The Fresh Loaf

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dabrownman's picture
dabrownman

3 Christmas Fruit Cakes - One For Everyone

We made 3 different kinds of fruit cakes today hoping to appeal to everyone -young or old – traditional or modern. They all basically shared the same basic ingredients.  By varying the amounts and which ones went into the mix the cake changed drastically.

 

Something is really snockered

For the kids and those of all ages who hate fruitcake, one has AP flour, melted chocolate, a little more butter and dark  brown sugar to go with a bit of cocoa powder, chocolate chips, a bit of baking powder,  less candied, dried and snockered fruits & peels and a hlf cup of rough chopped pecan and walnut mix.

 

Chocolate

One is a little more traditional in that it has more snockered fruits and peels, some molasses, is made with half again as much flour and the flour is white whole wheat instead of AP, a little more chocolate chips, no cocoa powder and we put in some SD starter.  We let this one proof on the counter for 6 hours on a heating pad before baking.  This might be similar to how American’s made their Christmas fruit cakes during the gold rush days around 1850.

 

Chocolate crumb

The third version is what copyu would call English Christmas Cake based on the recipe found here:

 http://www.thefreshloaf.com/node/20062/it039s-already-october-time-start-thinking-about-xmas-cakes

 

English

This version has nearly twice the fruits as the 2nd one, no nuts except those making it, the same amount of flour as the chocolate version only half of it was white whole wheat, no molasses, half the spice of the other two and no leavening whatsoever.   This would be considered old school in my book.  We also baked this in a round as the English have a penchant for round Christmas cakes and the other two were baked in cocktail tins.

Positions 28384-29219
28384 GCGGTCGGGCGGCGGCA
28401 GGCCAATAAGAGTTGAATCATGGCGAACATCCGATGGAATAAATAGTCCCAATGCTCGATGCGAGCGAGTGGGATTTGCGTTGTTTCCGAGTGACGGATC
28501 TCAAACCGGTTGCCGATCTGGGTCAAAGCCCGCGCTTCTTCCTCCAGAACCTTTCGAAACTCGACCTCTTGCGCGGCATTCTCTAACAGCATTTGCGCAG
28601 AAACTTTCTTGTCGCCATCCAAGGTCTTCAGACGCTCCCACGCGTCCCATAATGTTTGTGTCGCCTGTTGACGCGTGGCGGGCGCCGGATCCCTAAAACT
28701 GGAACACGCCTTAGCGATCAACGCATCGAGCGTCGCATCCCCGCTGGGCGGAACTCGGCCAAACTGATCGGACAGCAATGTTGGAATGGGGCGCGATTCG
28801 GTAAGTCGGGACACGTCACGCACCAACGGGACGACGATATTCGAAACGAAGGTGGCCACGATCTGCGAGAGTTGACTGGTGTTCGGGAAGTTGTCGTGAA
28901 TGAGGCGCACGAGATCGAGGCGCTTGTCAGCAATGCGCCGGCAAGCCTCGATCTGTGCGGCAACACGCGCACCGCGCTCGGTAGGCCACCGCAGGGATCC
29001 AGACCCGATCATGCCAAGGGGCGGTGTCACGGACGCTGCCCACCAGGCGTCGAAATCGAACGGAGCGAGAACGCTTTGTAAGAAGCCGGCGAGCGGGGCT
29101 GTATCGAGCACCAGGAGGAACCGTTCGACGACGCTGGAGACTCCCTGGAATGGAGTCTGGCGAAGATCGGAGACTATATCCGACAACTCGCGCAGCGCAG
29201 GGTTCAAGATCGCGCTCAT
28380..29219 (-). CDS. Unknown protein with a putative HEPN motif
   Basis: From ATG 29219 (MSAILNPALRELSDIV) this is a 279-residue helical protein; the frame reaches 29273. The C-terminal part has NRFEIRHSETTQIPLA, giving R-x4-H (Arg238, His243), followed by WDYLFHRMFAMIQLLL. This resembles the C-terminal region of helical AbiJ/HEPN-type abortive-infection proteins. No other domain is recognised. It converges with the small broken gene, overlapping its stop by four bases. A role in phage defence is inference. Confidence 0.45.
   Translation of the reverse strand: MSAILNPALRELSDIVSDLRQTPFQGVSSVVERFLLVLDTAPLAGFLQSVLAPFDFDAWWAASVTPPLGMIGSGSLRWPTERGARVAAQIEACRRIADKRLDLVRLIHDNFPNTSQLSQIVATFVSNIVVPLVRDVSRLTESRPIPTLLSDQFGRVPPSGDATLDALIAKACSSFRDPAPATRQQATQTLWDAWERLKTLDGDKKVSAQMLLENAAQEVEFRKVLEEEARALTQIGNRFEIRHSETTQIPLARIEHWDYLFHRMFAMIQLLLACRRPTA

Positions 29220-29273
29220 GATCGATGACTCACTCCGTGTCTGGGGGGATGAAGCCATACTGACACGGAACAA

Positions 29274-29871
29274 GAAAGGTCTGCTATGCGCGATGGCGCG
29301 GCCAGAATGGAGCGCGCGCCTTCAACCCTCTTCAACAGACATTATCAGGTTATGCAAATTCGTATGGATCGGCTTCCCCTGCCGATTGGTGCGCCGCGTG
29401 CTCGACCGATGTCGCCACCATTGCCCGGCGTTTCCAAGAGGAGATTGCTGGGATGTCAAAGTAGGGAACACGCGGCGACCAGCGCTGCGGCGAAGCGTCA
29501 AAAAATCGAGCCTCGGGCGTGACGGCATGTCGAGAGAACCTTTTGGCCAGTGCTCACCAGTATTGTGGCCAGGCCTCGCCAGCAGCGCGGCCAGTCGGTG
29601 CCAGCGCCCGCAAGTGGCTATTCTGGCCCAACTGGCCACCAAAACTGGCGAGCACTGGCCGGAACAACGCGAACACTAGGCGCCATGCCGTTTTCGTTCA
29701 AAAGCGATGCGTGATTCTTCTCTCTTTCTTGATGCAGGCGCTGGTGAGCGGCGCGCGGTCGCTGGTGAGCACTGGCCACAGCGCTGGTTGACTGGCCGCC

English

The three things they all had it common, (and there are more like 1 egg each), was the same fruit mix, even if in various amounts, but we did put in more than twice the amount of alcohol to steep them in for 24 hours than what copyu recommends - to be more in line with how a Southern German Gal like Lucy would make.  The 2nd thing they had it common was baking them at 300 F.  The Chocolate took 70 minutes the Gold Rush one took 90 minutes and the English version took 120 minutes to get to 205 F on the inside.

 

Gold Rush

The spices included equal amounts of: cardamom, cinnamon, mace, nutmeg, ginger, allspice and cloves –our new 7 spice mix.  The snockered fruits included: candied: pineapple, green and red cherries, citron, lemon and orange peel.  The dried fruits included: cherries, apricots, cranberries, prunes and raisins.  The fruit amount for the Chocolate was 180 g, the Gold Rush was 250 g and the English had 380 g of snockered fruits.

Gold Rush Sourdough crumb.